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I'm working on an entity component based game and I ran into this problem. I've got a component called PlayerControlComponent:

void PlayerControlComponent::HandleInput() {
    SDL_Event event;
    while(SDL_PollEvent(&event) != 0) {
        if(event.key.keysym.sym == SDLK_RIGHT) {
            Entity->MoveRight();
        }
        else if(event.key.keysym.sym == SDLK_RIGHT) {
            Entity->MoveLeft();
        }
        else {
            Entity->Stay();
        }
    }
}

and I've got a GameManager class that handles the input for the window, like if you hit escape it will quit:

void GameManager::HandleInput() {
    SDL_Event event;
    while(SDL_PollEvent(&event) != 0) {
        switch(event.key.keysym.sym) {
        case SDL_QUIT:
        case SDLK_ESCAPE:
            Quit();
        }
    }
}

After I put everything in my main function, it looks like this:

while(GameManager::GetInstance().IsRunning()) {
        //Inputs
        GameManager::GetInstance().HandleInput();
        player->GetComponent<PlayerControlComponent>()->HandleInput();
        //Update, Draw, etc..

My problem is that wich ever I put first gets executed only. So in this example the player won't handle inputs. If change it up and put the player first like so:

while(GameManager::GetInstance().IsRunning()) {
            //Inputs
            player->GetComponent<PlayerControlComponent>()->HandleInput();
            GameManager::GetInstance().HandleInput();
            //Update, Draw, etc..

..my player will move but than the window won't quit if I hit escape. For some reason wich ever input handling function is called first, gets executed. I figured out it has something to do with SDL_PollEvent(). So I created a global SDL_Event variable and changed up the code a bit so there is only 1 SDL_PollEvent() call wich happens in main:

while(GameManager::GetInstance().IsRunning()) {
        //Inputs
        while(SDL_PollEvent(&event) != 0) {
            GameManager::GetInstance().HandleInput();
            player->GetComponent<PlayerControlComponent>()->HandleInput();
        }
        //Update, Drawing, etc..

So as I said, the event variable is now global and both GameManager and Player uses the (only) same event variable.b Now everything works fine, but is that really the only option? (If so, than I don't know why would they allow us to declare multiple SDL_Events.) So my question is:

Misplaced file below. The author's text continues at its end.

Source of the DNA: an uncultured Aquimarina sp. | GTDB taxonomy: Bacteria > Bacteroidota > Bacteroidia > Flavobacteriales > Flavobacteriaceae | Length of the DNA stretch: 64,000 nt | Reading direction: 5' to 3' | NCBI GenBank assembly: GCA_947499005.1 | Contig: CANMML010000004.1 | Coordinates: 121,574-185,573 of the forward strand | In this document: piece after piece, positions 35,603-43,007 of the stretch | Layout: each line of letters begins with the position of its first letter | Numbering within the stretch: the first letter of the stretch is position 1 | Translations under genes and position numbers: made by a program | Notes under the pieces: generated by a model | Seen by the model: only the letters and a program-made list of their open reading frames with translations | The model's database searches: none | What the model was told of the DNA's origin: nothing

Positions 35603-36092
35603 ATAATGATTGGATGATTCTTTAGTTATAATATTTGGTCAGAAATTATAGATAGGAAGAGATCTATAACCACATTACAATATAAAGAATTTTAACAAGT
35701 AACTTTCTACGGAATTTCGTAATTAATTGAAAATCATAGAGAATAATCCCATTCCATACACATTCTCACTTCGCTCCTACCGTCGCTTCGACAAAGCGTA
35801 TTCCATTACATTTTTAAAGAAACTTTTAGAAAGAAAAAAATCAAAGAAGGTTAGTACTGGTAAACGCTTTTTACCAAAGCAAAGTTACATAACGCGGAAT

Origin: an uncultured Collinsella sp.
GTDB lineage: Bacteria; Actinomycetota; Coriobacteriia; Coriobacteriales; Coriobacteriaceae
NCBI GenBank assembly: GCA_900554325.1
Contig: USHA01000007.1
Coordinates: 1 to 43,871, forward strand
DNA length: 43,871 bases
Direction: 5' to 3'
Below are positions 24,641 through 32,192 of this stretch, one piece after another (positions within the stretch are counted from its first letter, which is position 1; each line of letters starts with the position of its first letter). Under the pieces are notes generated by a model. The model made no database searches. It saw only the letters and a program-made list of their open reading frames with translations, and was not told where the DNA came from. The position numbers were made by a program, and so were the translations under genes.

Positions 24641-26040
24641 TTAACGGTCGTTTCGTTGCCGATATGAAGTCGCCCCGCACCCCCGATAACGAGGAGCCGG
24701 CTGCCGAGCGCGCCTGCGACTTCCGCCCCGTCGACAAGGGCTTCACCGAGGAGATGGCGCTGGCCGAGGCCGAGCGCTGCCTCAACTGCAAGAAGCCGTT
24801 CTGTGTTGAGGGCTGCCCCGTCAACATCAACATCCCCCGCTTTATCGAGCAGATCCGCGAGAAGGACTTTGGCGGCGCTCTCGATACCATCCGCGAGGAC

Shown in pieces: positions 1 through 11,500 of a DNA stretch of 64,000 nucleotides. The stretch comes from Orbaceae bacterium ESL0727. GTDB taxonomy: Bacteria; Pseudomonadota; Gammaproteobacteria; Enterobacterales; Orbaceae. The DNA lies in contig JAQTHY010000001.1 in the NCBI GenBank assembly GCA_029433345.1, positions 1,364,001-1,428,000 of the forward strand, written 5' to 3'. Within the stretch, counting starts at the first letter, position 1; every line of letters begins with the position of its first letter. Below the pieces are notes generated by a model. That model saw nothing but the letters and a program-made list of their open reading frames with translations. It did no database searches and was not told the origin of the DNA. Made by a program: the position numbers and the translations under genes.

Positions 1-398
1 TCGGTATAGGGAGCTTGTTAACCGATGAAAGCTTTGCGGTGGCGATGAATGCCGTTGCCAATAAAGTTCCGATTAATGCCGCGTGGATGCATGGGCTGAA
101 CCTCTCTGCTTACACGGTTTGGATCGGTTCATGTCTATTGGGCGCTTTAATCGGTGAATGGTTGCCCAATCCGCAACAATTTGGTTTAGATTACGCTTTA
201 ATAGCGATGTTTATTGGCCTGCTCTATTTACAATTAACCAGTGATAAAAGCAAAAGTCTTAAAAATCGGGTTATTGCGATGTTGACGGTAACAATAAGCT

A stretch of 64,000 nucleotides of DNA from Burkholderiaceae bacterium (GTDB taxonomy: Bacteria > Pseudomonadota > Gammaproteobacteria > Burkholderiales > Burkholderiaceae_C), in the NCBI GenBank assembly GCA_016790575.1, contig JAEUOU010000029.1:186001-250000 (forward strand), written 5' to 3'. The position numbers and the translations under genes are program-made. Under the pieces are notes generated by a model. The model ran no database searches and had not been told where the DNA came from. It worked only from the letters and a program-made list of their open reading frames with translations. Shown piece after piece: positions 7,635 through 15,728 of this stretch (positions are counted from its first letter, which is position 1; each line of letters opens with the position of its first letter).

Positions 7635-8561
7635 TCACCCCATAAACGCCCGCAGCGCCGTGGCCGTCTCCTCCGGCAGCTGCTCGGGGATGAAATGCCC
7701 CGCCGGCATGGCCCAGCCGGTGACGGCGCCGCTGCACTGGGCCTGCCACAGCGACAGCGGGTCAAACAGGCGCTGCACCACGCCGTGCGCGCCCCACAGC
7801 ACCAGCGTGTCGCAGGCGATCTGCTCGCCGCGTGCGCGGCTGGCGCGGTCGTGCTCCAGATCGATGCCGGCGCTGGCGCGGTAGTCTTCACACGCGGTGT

Is there a way around this, can I handle multiple input events?

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  • \$\begingroup\$ you can pass event as parameter to the HandleInput functions. \$\endgroup\$ – tp1 Dec 15 '14 at 21:37
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When you run your while loop in each of your HandleInput functions, you're burning through the entire event queue up to that moment in time. So yes, whichever event handler you call first will eat all of the events.

There are a few ways to handle this problem, but obviously, paramount to every possible solution, is the removal of your destructive SDL_PollEvent while loops every time you want to handle input. The solution most similar to your current implementation would be of this nature:

std::vector<SDL_Event>& GetFrameEvents()
{
    static std::vector<SDL_Event> frame_events;
    return frame_events;
}

// main loop
while(running)
{
    SDL_Event event;
    while(SDL_PollEvent(&event) != 0)
    {
        GetFrameEvents().push_back(event);
    }

    // other main loop stuff...

    GetFrameEvents().clear();
}

Just loop through frame_events, which you can retrieve via the global function GetFrameEvents, in your HandleInput functions instead of your while loops on SDL_PollEvent.

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  • \$\begingroup\$ Thank you! The one thing I don't understand is why do I need a vector of events? Why not make a function that returns a single event? I really have to find a PROPER tutorial on SDL_Events.. \$\endgroup\$ – Marko Kitonjics Dec 15 '14 at 22:17
  • \$\begingroup\$ Also, if I understood this correctly, there is no way of doing it, without a use of a global function or variable right? Same goes with the renderer.. \$\endgroup\$ – Marko Kitonjics Dec 15 '14 at 22:46